Benefits Of Green Infrastructure: Salty Is Not A Good thing.

The American Society of Landscape Architects' Green Roof in Washington, DCStormwater, that annoying water that builds up on sidewalks, is more than the disturbance you have to jump over as you cross the sidewalk in an effort to avoid trench foot – it also happens to be a damaging pollutant to our streams. 

Stormwater runoff is a significant contributor to decreased water quality and stream degradation. Specifically, stormwater runoff carries oil from parking lots, fertilizers from lawns, litter from streets and salt from roadways dumping it into streams rather quickly during rainfall events. 

This sudden pulse of water carries heavy metals, bacteria, oil and other pollutants (read gross and harmful) that contaminate our water and have the potential to be a public health risk.  These large pulses of water also erode stream banks, and in heavy precipitation events, contribute to localized, flash flooding.

In the latest report by American Rivers, the American Society of Landscape Architects, ECONorthwest and the Water Environment Federation, we discuss the cost-effectiveness of green infrastructure practices and the benefits they can provide to communities.  These benefits focus not only on reducing stormwater for flood mitigation but also how green infrastructure can increase energy efficiency and reduce energy cost.  Public health benefits of green infrastructure are also outlined.

I would like to further highlight some ideas mentioned in the report that are rarely discussed as frequently as the above listed but still offer some super, cool benefits provided by green infrastructure. 

Green infrastructure can provide a community with various amenities including parks, rain gardens, green roofs and a revitalized river.  Residents of Portland, Oregon, report they are more willing to invest in on-site stormwater projects that provide scenic and other direct benefits to the neighborhood than those that simply reduce burden on wastewater treatment.  Natural landscapes, which green roofs and rain gardens provide, are shown to play a vital role in human health especially with stress relief and overall well-being.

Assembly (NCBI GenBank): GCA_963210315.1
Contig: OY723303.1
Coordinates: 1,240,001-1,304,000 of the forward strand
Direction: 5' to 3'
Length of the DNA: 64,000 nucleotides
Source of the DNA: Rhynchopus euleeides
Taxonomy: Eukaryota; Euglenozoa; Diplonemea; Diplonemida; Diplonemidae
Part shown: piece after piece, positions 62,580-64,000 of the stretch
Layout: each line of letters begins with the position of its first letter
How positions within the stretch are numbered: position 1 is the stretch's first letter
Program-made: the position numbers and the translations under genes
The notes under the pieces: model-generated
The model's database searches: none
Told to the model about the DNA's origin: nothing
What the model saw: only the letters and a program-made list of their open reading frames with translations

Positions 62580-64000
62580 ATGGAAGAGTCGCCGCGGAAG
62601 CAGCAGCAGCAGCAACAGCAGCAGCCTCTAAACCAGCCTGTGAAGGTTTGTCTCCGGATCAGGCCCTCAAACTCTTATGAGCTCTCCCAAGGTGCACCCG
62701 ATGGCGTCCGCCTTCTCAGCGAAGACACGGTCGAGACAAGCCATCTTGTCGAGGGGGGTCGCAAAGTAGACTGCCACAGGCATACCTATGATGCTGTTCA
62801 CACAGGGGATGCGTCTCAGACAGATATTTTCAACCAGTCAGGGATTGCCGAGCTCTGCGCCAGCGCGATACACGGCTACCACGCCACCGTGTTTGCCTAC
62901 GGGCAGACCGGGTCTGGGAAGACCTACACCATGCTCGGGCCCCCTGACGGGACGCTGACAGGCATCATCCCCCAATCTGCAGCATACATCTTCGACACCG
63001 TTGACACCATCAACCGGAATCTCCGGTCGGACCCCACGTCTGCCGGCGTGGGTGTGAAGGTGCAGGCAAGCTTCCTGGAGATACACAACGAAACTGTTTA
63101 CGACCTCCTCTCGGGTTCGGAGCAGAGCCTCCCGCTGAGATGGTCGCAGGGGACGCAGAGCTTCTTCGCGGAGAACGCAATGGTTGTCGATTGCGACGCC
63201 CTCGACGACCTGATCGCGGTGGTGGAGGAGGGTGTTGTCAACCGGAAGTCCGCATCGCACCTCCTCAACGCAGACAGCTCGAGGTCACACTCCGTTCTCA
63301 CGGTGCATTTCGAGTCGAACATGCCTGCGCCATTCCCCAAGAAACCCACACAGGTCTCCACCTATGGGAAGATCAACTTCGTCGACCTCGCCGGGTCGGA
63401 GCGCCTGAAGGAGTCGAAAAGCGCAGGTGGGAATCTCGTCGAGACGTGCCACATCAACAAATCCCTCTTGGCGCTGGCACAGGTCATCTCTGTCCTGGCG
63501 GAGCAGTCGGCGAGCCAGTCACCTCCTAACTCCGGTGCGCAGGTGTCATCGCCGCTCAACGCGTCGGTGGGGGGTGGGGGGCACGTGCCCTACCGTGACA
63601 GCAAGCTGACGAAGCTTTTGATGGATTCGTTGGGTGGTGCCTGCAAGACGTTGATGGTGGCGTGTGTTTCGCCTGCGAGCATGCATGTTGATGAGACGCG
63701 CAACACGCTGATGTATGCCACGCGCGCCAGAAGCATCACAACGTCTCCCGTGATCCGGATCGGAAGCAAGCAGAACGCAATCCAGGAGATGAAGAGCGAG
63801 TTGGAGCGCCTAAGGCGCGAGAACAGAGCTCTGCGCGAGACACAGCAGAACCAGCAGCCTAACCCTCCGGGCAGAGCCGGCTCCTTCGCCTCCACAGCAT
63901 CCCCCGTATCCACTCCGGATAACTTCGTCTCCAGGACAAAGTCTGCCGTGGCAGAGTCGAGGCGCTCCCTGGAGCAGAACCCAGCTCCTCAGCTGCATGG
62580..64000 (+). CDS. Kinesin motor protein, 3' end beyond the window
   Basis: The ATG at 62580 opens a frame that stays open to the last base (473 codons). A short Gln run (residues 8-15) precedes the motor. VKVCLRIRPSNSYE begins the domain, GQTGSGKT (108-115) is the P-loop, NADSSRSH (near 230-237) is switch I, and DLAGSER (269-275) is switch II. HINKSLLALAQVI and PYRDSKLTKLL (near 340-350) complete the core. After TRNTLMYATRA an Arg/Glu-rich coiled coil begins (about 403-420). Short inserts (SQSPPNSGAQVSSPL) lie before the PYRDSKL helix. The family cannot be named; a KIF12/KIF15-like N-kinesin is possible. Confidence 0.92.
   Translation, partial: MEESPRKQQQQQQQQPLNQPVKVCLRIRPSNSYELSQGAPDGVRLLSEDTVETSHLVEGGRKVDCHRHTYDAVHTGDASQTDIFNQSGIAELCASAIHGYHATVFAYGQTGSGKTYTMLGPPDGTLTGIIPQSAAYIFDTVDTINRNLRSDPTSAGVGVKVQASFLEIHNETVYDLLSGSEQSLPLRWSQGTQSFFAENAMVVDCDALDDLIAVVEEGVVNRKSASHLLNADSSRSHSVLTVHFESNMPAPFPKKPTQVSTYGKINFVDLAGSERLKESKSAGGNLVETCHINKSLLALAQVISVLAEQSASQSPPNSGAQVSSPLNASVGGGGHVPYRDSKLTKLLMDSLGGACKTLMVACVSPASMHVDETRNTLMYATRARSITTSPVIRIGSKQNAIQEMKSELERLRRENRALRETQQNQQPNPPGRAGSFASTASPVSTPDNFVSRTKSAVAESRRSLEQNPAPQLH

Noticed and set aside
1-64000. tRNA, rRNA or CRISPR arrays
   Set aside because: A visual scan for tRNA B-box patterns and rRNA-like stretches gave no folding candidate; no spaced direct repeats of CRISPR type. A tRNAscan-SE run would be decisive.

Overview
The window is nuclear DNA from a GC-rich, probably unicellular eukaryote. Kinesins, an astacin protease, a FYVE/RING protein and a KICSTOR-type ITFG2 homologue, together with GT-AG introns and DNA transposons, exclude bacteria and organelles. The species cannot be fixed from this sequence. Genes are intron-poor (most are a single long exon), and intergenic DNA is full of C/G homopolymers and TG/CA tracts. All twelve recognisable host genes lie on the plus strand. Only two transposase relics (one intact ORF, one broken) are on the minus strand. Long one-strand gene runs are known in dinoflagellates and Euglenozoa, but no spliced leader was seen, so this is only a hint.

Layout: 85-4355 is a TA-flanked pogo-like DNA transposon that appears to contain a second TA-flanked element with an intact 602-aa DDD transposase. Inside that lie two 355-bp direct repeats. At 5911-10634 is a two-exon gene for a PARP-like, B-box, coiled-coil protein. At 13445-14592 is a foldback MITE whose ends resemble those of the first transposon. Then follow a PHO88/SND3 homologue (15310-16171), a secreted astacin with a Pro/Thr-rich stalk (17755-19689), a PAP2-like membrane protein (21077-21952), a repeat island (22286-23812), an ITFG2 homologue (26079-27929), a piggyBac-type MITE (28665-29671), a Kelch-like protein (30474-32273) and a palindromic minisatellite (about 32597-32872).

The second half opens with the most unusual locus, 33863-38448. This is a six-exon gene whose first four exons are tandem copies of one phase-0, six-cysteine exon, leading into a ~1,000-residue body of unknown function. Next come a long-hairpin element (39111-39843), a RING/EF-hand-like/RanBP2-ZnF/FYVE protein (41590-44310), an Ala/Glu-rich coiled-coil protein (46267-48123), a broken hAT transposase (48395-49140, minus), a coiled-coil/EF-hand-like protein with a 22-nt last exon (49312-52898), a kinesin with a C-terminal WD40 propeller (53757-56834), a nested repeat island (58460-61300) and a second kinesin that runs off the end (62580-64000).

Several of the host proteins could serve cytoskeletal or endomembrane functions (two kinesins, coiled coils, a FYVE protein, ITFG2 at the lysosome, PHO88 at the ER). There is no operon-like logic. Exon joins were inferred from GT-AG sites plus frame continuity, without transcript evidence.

In fact, a famous study on the recovery rates of gall bladder surgery patients noted patients with natural views had a faster recovery time, spent less time in the hospital, had better evaluations from nurses, used fewer painkillers and had less postoperative complications compared to those patients viewing only an urban setting.  Studies like these have influenced numerous hospitals to use green roofs and restorative gardens to aid in patient recovery.  While it seems so obvious, it has taken us quite a while to realize green is good. 

Other benefits have been realized by investing in green infrastructure.  Porous pavements are reducing winter salting and plowing as melting and infiltration occurs more readily.  Road salt application can be reduced by up to 75% with the use of permeable pavement. These benefits have been observed both in New Hampshire and Michigan.  Less salt means not only cost savings but also less salt flowing into our streams and rivers.  Studies have found salt not only reduces biodiversity and fish numbers, but it’s often found that only adult fish survive.  Birds, insects and amphibians are also threatened due to increased chloride concentrations from road salt.

Green infrastructure provides a host of benefits that can aid both communities and their residents.  Green is good and policies that help create opportunities for green infrastructure have a myriad of benefits including cost savings, energy reduction, increased public health, flood mitigation and enhanced quality of life.  With spring officially in full bloom, I must say I would much rather look at flowers and trees than concrete and stormwater.